Michael Grätzel may be the closest thing to a living legend in the solar energy world. A professor at École Polytechnique Fédérale de Lausanne, the Swiss scientist discovered a new type of thin-film solar cell–dubbed the dye-sensitized solar cell (aka the Grätzel cell)–in 1991. Now, nearly two decades later, Grätzel’s invention is taking off, with companies like Konarka, Hydrogen Solar, and Sony developing the cells for commercial use.
Grätzel’s cells, which are inspired by the photosynthetic process, consist of a porous layer of titanium dioxide nanoparticles covered with a sunlight-absorbing molecular dye. The cells currently have a lower efficiency than single crystal silicon cells, and Grätzel’s technology offers a number of advantages.
In a traditional silicon solar cell, the silicon acts as both a source of photoelectronics and an electric field. But in a dye-sensitized solar cell, the semiconductor is only used for transport, while the photoelectrons come from a separate photosensitive dye. As more research yields higher-efficiency Grätzel cells, companies need only switch out their dyes–the rest of the production process stays the same.
Dye-sensitized solar cells have another distinct advantage: The dyes can be manufactured in an array of colors. The Sunny Memories project, featured earlier this month at New York’s Center for Architecture, exploited this feature with colorful solar designs.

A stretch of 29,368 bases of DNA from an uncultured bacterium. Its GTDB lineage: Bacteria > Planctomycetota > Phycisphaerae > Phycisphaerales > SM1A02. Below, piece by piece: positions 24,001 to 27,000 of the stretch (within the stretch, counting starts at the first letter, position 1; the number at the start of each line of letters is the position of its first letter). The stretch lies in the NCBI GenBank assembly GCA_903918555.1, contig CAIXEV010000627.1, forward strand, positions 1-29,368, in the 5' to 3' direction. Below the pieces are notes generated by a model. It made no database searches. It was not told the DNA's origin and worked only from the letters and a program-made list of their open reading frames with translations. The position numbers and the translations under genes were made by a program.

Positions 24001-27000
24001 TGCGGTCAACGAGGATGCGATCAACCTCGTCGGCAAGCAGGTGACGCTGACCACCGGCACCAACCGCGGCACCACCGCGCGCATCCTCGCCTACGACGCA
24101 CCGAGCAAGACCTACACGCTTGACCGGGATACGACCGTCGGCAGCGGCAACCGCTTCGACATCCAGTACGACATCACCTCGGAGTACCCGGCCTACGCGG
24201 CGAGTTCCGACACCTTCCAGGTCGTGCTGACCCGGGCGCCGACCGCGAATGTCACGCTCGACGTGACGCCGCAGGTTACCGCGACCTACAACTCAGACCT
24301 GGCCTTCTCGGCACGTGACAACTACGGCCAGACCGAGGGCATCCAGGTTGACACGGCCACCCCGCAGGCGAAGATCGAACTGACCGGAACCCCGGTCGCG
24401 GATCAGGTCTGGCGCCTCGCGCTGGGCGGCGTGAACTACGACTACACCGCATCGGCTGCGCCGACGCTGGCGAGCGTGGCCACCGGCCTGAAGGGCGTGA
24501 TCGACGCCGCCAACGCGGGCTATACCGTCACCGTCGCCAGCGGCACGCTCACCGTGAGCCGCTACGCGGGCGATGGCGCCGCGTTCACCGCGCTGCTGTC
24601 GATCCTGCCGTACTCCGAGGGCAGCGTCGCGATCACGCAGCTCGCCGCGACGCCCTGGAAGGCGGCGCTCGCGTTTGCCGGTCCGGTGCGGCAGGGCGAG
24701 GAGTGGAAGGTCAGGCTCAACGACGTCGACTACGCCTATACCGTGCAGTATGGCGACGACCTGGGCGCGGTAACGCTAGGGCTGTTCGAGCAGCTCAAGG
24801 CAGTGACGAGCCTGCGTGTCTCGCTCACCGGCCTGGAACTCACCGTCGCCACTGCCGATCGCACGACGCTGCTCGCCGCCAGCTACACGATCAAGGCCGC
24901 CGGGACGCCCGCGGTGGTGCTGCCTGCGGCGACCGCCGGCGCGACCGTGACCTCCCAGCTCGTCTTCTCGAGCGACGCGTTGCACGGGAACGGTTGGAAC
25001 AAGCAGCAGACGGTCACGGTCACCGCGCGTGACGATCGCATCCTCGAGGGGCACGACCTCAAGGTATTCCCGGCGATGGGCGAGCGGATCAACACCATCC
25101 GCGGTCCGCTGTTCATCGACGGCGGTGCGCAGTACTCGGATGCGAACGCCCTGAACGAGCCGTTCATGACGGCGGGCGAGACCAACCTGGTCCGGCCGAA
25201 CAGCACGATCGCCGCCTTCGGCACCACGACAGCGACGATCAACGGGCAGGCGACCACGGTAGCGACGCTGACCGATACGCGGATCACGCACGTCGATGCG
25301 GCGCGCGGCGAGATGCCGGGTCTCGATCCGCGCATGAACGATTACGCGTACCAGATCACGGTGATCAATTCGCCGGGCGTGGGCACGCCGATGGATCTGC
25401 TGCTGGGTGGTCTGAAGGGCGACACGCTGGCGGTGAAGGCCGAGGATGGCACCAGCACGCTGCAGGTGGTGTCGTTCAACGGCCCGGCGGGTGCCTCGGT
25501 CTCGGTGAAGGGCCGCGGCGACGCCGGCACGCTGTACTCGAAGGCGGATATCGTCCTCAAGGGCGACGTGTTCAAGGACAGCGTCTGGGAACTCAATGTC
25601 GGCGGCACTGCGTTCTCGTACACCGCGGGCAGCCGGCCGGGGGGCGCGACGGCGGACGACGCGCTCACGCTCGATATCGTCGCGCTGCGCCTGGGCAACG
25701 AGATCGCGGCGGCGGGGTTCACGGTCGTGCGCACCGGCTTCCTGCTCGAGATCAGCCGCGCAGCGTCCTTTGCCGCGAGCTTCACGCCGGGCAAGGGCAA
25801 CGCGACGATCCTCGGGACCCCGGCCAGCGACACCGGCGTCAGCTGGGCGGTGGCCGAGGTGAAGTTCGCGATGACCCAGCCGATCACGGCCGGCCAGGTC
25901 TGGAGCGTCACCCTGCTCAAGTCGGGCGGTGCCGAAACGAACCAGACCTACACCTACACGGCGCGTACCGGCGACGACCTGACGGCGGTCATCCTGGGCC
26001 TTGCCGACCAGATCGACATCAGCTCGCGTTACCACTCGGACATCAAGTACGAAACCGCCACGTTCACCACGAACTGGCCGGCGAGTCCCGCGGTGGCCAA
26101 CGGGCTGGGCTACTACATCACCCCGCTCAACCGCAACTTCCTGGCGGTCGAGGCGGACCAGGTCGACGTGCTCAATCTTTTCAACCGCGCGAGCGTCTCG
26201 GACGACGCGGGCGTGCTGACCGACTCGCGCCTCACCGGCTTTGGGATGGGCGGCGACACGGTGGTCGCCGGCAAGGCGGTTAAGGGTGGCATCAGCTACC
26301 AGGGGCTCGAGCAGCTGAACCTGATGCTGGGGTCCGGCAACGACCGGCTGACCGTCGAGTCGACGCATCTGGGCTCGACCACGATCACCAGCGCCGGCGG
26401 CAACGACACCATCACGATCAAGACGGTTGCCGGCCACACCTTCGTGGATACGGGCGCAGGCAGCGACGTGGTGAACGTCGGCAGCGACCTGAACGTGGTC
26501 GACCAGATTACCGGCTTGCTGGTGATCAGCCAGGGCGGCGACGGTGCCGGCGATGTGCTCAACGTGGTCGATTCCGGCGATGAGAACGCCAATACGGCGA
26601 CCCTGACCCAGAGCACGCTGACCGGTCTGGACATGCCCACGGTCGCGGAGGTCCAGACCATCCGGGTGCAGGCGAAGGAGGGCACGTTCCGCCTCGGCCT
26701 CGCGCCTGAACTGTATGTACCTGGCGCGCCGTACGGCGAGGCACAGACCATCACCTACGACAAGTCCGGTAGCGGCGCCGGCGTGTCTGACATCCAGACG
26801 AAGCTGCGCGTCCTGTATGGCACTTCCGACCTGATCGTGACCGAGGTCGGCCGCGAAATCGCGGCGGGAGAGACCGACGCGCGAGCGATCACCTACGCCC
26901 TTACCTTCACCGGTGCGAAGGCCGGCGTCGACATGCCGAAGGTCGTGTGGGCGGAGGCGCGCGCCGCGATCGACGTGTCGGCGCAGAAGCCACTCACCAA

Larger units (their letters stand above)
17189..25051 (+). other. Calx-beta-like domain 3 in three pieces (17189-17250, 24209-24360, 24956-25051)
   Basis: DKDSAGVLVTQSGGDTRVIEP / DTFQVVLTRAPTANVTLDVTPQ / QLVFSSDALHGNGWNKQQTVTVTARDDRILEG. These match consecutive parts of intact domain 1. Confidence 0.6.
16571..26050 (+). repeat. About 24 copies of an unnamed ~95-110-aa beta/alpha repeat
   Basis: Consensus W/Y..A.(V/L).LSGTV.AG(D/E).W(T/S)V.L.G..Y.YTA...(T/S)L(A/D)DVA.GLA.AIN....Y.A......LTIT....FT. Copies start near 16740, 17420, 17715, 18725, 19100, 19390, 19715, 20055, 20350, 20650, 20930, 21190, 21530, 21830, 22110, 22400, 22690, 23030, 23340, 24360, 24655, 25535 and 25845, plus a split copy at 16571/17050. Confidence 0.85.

Grätzel’s cells can also be made translucent–a first in the solar industry. “In this respect they have a unique
application, like for electric power-producing windows and glass facades,” he says.
Right now, though, dye-sensitized cells are mostly found on solar phone chargers and solar energy-producing bags–a product of the cells’ ability to be printed out on flexible sheets.
According to Grätzel, the cells are getting more efficient all
the time. “We are making good progress with developing more efficient
harvest light in the infrared region,” he explains. “This year we hope
to get to 13%, the
next to 14%, once we have 15% we will be very happy because this would
put us on par with other technologies in direct sunlight conditions.”
Grätzel recently received the $1 million Millennium Technology Prize–an award that will help the scientist continue research on his cells. He says that most–if not all–of the money will be spent on his research, which includes a large laboratory and two small pilot lines that manufacture cells under controlled conditions.
The forward-thinking scientist believes that his technology will ultimately filter into our daily lives. “I think we’re going to have a lot of these cells penetrating
our living space and being integrated in buildings. A further important application of our cells
will be to provide electric power for portable electronic equipment and
electric cars,” he says. Grätzel can’t lift us out of our energy crisis, but he’s certainly giving us a boost.